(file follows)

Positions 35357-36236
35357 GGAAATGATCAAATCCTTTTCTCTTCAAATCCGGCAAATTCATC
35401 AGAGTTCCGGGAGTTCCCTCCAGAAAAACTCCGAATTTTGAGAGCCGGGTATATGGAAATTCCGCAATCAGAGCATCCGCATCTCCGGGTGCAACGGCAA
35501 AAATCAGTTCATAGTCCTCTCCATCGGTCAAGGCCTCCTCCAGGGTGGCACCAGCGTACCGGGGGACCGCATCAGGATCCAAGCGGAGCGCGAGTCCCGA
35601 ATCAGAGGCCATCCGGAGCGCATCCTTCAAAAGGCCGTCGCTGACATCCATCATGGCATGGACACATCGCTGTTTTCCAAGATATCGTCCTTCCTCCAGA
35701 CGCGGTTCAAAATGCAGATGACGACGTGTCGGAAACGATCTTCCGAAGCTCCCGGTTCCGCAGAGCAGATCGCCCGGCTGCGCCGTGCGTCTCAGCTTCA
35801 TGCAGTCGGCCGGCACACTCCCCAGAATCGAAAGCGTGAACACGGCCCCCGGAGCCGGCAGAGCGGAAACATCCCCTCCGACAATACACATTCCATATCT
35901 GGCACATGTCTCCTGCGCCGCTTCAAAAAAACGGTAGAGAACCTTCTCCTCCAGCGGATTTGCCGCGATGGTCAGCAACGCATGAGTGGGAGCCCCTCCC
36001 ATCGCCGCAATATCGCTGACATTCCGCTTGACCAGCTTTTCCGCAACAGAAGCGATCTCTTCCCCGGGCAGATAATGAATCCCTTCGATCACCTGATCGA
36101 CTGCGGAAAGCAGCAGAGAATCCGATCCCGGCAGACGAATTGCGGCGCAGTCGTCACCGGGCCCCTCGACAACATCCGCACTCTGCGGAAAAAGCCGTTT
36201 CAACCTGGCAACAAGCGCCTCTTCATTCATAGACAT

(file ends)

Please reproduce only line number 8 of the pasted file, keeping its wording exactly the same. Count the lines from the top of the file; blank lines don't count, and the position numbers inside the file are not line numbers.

35901 GGCACATGTCTCCTGCGCCGCTTCAAAAAAACGGTAGAGAACCTTCTCCTCCAGCGGATTTGCCGCGATGGTCAGCAACGCATGAGTGGGAGCCCCTCCC